I love a good story, and I love a good story teller.  My favourite music through the years has been folk and country, because each song is a story. 

That’s why Harry Chapin and Tom T Hall have been consistent favourites of mine, and why I love Gordy Lightfoot’s Wreck of the Edmund Fitzgerald.  And it’s why I love to read fiction, because I love a good story. 

One of my favourite story tellers is Clive Cussler.  His novels are great reads, and I’ve read everything that Clive has written.  Now I don’t think Clive Cussler is a great writer, I sometimes find his writing clunky and over written.  But I’m willing to overlook that, and apparently others feel the same since he’s had books on the best seller list more than 20 times,.  Not because he’s a great writer but because he is a great story teller.

Interesting thing about Cussler is he doesn’t use coarse language in his writing.  In an interview he said it was because he hoped that his grandchildren would eventually read his books.

This morning we are looking at one of the greatest stories told by the greatest story teller.  Jesus.

This is week four of our “Asking for a Friend” series and we’ve been attempting to answer questions that people submitted online for us. 

The question this week is: In a world that is so hostile to God and the church is it a good idea to talk to others about faith?

I guess a little bit depends on what we are thinking when we talk about talking to people about our faith.

If it simply means acknowledging that we are Christians then I would say the simple answer comes in the words of Jesus in Matthew 10:32-33 “Everyone who acknowledges me publicly here on earth, I will also acknowledge before my Father in heaven.  But everyone who denies me here on earth, I will also deny before my Father in heaven.

Wow.  And we could end the message there.  But some how I think that what they may be asking in more in lines with sharing our faith.  What we would call, evangelism.  And evangelism simply means sharing the good news, or as D. T. Niles said, “Evangelism is just one beggar telling another beggar where to find bread.”

And so this morning we find our answer in a story, let’s begin at the beginning of the story, which is always a good place to start a story.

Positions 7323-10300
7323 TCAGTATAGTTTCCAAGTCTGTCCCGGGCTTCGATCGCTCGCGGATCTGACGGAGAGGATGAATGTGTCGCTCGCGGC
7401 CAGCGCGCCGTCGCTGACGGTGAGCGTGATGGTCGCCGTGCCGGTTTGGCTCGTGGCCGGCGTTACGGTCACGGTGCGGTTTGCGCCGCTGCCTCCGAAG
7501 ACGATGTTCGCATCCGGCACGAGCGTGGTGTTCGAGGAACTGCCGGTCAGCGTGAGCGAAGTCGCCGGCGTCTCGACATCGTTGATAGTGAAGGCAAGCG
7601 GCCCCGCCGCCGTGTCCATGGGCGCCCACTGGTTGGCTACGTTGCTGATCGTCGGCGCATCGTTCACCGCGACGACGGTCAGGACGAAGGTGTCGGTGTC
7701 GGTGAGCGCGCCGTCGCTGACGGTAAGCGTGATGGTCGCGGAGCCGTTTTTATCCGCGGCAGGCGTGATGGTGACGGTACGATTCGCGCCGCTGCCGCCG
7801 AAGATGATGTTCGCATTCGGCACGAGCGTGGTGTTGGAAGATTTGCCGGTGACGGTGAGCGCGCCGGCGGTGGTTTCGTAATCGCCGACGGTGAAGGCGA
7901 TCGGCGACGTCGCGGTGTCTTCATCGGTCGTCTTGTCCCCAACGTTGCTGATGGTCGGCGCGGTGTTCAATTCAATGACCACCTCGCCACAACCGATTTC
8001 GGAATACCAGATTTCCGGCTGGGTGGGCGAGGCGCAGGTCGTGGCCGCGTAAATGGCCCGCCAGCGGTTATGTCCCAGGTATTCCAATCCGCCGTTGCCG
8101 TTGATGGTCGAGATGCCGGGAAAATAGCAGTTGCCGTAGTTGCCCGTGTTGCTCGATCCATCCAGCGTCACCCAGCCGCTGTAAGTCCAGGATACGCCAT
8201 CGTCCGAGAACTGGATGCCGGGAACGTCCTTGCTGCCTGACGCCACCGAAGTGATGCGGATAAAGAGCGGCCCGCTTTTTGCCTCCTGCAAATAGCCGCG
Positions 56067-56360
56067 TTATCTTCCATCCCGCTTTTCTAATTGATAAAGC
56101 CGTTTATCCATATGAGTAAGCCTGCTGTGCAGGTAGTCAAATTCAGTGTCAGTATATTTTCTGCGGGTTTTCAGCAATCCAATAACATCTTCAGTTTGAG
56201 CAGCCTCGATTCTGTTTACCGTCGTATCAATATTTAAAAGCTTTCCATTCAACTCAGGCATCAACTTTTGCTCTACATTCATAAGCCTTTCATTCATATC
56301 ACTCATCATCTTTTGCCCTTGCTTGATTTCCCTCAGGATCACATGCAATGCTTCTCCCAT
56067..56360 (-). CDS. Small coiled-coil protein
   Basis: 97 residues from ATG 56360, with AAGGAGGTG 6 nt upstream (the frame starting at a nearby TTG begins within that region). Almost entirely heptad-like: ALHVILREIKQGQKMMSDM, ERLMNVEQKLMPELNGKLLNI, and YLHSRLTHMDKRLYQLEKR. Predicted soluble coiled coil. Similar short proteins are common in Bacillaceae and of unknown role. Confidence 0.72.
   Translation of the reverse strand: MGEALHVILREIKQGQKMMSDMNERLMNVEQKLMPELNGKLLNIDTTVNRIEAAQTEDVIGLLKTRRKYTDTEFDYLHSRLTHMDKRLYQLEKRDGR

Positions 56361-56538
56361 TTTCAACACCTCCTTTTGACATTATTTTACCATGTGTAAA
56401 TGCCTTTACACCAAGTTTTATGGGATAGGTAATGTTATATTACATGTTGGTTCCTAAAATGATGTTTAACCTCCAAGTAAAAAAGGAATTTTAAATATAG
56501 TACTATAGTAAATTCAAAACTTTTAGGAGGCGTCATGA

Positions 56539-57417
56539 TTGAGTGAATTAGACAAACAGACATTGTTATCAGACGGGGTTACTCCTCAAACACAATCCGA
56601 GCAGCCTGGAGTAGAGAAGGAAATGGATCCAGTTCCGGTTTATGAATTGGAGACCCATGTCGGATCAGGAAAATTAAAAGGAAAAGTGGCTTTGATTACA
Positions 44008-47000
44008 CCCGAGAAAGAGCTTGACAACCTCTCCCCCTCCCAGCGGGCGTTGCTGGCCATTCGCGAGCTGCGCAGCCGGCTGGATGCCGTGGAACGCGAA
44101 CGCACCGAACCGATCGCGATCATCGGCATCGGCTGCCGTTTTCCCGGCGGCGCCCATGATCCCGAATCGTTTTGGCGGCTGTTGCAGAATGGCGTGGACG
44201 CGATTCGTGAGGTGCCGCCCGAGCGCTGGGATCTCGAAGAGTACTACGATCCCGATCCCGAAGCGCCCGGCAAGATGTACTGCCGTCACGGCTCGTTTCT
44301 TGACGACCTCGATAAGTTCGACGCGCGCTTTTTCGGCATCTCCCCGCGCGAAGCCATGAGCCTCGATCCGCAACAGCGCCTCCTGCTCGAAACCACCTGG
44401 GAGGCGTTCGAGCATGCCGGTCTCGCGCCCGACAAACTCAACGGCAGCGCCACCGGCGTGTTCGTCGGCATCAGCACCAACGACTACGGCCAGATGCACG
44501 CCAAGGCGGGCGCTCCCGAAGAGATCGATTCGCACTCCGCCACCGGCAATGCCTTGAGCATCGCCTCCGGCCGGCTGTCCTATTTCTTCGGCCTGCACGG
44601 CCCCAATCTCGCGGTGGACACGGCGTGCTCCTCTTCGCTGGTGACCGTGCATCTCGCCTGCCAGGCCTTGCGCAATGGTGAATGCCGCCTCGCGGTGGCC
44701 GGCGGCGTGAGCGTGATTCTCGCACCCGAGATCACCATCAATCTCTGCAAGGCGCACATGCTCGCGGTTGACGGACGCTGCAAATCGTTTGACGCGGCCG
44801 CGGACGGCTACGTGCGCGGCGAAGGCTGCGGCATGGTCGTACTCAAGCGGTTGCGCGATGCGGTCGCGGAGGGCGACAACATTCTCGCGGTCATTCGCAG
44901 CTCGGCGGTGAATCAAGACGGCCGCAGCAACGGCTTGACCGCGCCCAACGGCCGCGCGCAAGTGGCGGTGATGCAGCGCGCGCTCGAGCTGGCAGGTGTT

If you have your bibles with you this morning, turn with me to Luke 15:1-3  Tax collectors and other notorious sinners often came to listen to Jesus teach.  This made the Pharisees and teachers of religious law complain that he was associating with such sinful people—even eating with them!  So Jesus told them this story:

Two thousand years ago it was the same as it is today.  Religion was sometime seen as a closed club, you came to God on the terms of established religion, you learned the language, you sang their songs and you understood the rules, both the written rules and the unwritten rules.  And Jesus began to shake that up, instead of expecting those who needed God to take all the steps Jesus made it easier for them.  He taught in fields and market places, in people’s homes and with simple stories that people could understand.  And the religious establishment got a little cranky because they were feeling threatened.

I think that Jesus would have agreed with missionary C.T. Studd who wrote, “Some wish to live within the sound of a chapel bell; I wish to run a rescue mission within a yard of hell.”

 So Jesus did what Jesus so often did, he told them a story, it wasn’t a theological dissertation, it wasn’t a sermon filled it religious terms and words, it was just a story.  And I love a good story, and a good story teller.

When we lived in Australia, it is a beautiful country filled with wonderful people who are far from God, and I discovered that in most social settings if people asked me what I did for a living and I told them I was a pastor it became a very different conversation, they shut right down.  So often when someone asked what I did I would tell them “I’m a story teller” and that would often move them in a direction where we could talk. 

But back to the message, this chapter is one of the most loved chapters in the Bible; it contains the story of the lost sheep, the lost coin and the lost son. Or as he is often referred to “The Prodigal Son.” 

There are times that people will talk about these as three separate parables, but the reality is that there is only one parable, there are simply three parts to that parable.   It is like a montage, three pictures in a single frame, brought together by a single overriding theme.  In this case it would appear that Jesus was defining three types of lost.